Tuesday, July 29, 2014

Flood warning remains in effect here

The Ministry of Natural Resources (Fort Frances District) is reminding area residents that the flood warning remains in effect for the Fort Frances, Rainy River, and Atikokan areas.
Recent rainfall has resulted in very high inflow conditions throughout all watersheds within the district, including the Seine River, Atikokan River, Rainy Lake, and Lake of the Woods.

Information from the International Joint Commission (IJC) indicates that water levels on Rainy Lake and the Rainy River are expected to rise—and the weather forecast is showing the potential for further rainfall accumulations for the area.
The Rainy Lake water level is forecast to rise roughly 10-15 cm (four-six inches) over the next seven days.
Given the volume of water upstream in the system, further impacts are likely.
The MNR is closely monitoring the weather and watershed, as conditions develop.
Extreme caution is advised:
•around any fast moving creeks and rivers;
•on area lakes due to the potential for submerged hazards and floating debris; and
•on all forest access roads due to the potential for water on roads, washouts, and heavy rutting.
The public should avoid travelling on unfamiliar roads or crossing any submerged roads as there may be a risk to traveller safety.
Barricades are erected at roads where known washouts or dangerous driving conditions have been observed.
The Sapawe/Upsala forest access road (between kilometres 12 and 35) recently was re-opened, but public is advised to travel with caution.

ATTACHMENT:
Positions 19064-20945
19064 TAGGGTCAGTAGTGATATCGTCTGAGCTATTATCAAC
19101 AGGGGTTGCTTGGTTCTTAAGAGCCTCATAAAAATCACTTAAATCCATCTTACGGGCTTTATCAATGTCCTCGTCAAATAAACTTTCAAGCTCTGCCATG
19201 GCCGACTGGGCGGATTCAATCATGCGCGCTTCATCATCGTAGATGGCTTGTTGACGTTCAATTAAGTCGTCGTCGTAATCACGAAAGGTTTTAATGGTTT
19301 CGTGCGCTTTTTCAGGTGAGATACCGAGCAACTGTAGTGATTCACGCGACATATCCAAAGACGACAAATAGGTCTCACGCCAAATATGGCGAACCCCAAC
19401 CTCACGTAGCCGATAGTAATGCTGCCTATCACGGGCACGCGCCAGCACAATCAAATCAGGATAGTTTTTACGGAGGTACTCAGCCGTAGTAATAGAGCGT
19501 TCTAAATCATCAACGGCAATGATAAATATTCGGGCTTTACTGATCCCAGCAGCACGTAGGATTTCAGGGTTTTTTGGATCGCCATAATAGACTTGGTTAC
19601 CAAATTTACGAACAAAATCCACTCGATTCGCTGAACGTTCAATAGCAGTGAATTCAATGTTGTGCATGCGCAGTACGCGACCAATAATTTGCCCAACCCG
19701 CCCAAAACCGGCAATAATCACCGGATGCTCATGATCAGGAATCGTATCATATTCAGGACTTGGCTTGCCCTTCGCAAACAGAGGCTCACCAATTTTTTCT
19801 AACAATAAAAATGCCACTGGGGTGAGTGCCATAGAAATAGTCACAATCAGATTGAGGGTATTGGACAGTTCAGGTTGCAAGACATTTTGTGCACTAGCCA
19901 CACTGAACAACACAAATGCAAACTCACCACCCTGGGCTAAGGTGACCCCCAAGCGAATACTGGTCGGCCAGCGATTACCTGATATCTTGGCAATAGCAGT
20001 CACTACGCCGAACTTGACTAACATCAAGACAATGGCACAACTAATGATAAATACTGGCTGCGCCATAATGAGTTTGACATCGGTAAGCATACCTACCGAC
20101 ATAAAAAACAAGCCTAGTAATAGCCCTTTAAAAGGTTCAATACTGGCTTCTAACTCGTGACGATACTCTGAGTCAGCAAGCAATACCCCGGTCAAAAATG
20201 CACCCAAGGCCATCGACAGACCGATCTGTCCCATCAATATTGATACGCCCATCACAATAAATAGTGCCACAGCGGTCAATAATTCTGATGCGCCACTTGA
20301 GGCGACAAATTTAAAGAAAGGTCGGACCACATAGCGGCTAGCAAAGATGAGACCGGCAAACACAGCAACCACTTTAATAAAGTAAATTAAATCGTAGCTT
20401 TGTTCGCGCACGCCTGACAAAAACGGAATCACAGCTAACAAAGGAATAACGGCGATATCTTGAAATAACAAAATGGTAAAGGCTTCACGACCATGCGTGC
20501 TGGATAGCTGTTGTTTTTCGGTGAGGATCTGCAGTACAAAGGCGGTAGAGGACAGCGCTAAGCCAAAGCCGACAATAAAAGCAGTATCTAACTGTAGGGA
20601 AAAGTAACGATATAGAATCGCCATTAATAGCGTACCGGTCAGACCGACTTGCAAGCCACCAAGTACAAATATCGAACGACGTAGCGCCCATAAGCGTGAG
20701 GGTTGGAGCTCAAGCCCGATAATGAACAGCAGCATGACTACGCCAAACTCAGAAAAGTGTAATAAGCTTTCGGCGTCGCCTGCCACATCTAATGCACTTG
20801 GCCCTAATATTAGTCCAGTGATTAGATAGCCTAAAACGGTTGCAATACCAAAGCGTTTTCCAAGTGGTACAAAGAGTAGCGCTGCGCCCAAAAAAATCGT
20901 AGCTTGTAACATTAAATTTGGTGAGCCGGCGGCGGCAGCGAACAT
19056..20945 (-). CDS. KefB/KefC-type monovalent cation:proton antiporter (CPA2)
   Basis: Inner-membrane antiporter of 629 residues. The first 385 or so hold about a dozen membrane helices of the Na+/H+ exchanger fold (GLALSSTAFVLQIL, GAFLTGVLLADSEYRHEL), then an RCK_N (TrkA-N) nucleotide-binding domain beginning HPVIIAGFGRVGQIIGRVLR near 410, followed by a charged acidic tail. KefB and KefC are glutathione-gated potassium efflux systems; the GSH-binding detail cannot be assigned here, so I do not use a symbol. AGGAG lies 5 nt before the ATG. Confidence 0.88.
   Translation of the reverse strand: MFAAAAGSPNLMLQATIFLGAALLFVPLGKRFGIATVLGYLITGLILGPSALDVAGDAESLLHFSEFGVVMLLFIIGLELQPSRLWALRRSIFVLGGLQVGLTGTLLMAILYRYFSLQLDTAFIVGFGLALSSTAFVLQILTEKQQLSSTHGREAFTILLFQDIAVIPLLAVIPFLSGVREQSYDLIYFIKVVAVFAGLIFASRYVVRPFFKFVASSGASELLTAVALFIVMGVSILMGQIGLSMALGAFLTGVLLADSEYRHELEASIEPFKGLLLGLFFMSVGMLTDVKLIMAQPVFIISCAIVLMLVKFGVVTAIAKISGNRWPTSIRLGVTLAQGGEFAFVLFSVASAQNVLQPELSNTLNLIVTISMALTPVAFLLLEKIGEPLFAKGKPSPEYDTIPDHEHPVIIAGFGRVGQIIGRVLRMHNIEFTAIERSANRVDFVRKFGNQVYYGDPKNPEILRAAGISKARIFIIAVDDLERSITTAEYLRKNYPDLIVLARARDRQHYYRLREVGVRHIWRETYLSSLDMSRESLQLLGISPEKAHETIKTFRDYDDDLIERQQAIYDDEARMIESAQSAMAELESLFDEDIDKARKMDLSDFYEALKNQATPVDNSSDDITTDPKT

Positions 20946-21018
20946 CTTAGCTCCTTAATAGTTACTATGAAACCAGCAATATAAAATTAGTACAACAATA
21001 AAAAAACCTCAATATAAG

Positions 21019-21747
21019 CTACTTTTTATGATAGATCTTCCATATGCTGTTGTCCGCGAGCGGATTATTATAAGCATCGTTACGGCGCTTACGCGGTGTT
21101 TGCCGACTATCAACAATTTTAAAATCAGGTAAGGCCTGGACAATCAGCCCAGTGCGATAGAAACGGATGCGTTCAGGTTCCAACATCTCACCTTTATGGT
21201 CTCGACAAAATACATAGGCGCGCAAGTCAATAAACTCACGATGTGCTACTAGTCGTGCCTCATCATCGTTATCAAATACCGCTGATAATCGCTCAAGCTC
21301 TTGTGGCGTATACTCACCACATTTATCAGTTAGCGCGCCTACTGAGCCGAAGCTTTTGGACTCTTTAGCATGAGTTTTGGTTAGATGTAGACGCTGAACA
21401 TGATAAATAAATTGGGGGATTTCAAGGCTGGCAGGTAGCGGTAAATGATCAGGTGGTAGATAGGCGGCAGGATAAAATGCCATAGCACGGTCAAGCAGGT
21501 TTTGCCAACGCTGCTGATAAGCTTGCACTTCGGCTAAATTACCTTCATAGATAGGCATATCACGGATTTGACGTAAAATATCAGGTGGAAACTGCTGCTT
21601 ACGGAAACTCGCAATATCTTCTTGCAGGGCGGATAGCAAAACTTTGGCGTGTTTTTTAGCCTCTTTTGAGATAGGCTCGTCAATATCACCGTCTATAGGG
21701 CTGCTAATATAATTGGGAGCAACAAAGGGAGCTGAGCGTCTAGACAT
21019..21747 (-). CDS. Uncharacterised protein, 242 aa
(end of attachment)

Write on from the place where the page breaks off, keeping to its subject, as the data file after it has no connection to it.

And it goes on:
The MNR, Resolute Forest Products, and Rainy Lake Tribal Resource Management Inc. are monitoring forest resource access roads in the area to identify hazards.
The MNR is ready to respond to protect and repair Crown roads, bridges, and infrastructure impacted by flooding.
We also are working closely with unincorporated areas, First Nations, and municipal emergency response partners to provide information, assistance, and resources as we are able.
To date, the MNR has committed personnel and resources (including more than 100,000 sandbags) to unincorporated areas, municipalities, and First Nations’ communities.
Individual property owners are encouraged to continue to purchase sandbags from local suppliers to protect their shoreline property.
Or they contact their local fire department or emergency response organizations, where local supplies have been exhausted and where an emergency situation is imminent.

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